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Research Activities 2011




The PRISE group operates as an externally funded group within the Research School of Earth Sciences, providing expertise and supervised external access to the Research School’s specialised equipment in the areas of geochronology, geochemistry and archaeometry. PRISE academic staff are also involved in research projects supported by successful grant applications, as well as supervising activities of both RSES and international postgraduate students.

As in previous years, PRISE staff maintained an active involvement in wide-ranging collaborative research projects with academic colleagues throughout the world, in addition to the provision of research and analytical skills to industry and Government agencies on a commercial basis. These collaborative projects are an important source of income for the group and therefore for the School, helping to fund technical support staff. A total of $498,528 was paid to Areas within the School for 2011 instrument use and invoice overheads.

During 2011 PRISE hosted twenty-three local and international visitors, most of whom were involved in collaborative projects using the SHRIMP, Laser ablation ICPMS and/or TIMS analytical facilities. PRISE staff also participated in fieldwork in Antarctica, Botswana, Cambodia, Chile and South Australia.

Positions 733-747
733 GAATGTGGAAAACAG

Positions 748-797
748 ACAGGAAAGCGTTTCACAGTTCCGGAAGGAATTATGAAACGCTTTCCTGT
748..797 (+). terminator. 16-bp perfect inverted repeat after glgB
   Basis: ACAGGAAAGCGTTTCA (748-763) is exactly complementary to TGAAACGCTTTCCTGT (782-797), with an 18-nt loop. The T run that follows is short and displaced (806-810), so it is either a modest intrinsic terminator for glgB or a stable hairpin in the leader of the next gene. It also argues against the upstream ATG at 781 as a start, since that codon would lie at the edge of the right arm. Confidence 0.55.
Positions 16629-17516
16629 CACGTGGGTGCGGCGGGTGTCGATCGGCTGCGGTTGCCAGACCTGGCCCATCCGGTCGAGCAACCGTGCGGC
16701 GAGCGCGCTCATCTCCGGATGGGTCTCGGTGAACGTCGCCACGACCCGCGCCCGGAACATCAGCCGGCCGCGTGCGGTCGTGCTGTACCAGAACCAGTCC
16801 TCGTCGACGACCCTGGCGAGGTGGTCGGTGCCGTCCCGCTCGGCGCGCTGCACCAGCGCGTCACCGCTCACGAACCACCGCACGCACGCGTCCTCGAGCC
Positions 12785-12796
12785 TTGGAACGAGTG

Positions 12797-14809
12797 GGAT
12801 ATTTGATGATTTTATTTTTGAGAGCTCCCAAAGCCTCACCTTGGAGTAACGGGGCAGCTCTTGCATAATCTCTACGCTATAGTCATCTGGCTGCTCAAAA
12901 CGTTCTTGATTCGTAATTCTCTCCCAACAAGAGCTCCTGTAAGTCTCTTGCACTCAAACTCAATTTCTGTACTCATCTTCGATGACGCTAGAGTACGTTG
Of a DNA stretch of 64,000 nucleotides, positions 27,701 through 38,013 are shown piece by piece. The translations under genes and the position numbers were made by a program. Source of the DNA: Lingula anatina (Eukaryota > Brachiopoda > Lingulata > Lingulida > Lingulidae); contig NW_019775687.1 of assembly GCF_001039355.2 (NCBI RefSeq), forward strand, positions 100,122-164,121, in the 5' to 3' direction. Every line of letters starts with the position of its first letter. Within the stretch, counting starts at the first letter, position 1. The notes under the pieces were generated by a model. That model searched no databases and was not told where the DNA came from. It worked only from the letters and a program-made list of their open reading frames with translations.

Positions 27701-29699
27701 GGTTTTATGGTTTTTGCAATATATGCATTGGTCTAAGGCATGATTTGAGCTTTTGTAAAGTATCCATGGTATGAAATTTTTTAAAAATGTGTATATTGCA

Following the departure of Emma Mathews in late 2010, we were pleased to welcome Dr Bin Fu, who joined the team in July to provide much-needed technical support. His expertise and commitment are very much appreciated.

Some areas of current research include:

  • Multi-isotopic and trace element zircon studies to constrain magmatic evolution of plate margins and continental reconstructions; combined U-Th-Pb, Lu-Hf, Ti geothermometry, trace and REE chemistry, and oxygen isotope studies.
  • Geological connection between West Antarctica and Patagonia since the late Paleozoic: Tectonism, Paleogeography, Biogeography and Paleoclimate.
  • Development of in situ sulphur isotope analytical protocols for the SHRIMP, including new protocols for the analysis of the minor isotopes 33S and 36S.
  • Use of sulphur isotopes to aid in understanding the origin and conditions of formation of metal sulphides and sulphates.  Developments and characterisation of new S sulphide and sulphate isotope standards.
  • Bioarchaeology in early Cambodian populations and in situ oxygen, carbon and strontium analysis of human teeth (ARC-funded Discovery Project).
  • Placing realistic constraints on the timing of world-wide Neoproterozoic glacial events: a critical examination of the “Snowball Earth” hypothesis.
  • The growth, geochronology, evolution and mineralisation of cratons.
  • Understanding the migrations of prehistoric populations through direct dating and isotopic tracking of their mobility patterns (ARC-funded Discovery Project).

Associate Professor Mark Fanning
Manager, PRISE